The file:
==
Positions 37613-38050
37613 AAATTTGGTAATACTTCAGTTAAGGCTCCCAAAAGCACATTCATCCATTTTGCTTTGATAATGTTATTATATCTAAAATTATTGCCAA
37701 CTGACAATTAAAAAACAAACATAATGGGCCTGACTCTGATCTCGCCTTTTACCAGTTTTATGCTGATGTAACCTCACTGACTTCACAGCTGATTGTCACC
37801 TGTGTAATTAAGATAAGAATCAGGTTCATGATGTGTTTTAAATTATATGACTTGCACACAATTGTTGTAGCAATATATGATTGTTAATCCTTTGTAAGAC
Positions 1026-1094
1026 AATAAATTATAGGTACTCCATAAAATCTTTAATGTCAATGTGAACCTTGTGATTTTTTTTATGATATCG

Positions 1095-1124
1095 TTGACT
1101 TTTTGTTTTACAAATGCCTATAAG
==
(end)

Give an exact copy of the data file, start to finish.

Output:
Positions 37613-38050
37613 AAATTTGGTAATACTTCAGTTAAGGCTCCCAAAAGCACATTCATCCATTTTGCTTTGATAATGTTATTATATCTAAAATTATTGCCAA
37701 CTGACAATTAAAAAACAAACATAATGGGCCTGACTCTGATCTCGCCTTTTACCAGTTTTATGCTGATGTAACCTCACTGACTTCACAGCTGATTGTCACC
37801 TGTGTAATTAAGATAAGAATCAGGTTCATGATGTGTTTTAAATTATATGACTTGCACACAATTGTTGTAGCAATATATGATTGTTAATCCTTTGTAAGAC
Positions 1026-1094
1026 AATAAATTATAGGTACTCCATAAAATCTTTAATGTCAATGTGAACCTTGTGATTTTTTTTATGATATCG

Positions 1095-1124
1095 TTGACT
1101 TTTTGTTTTACAAATGCCTATAAG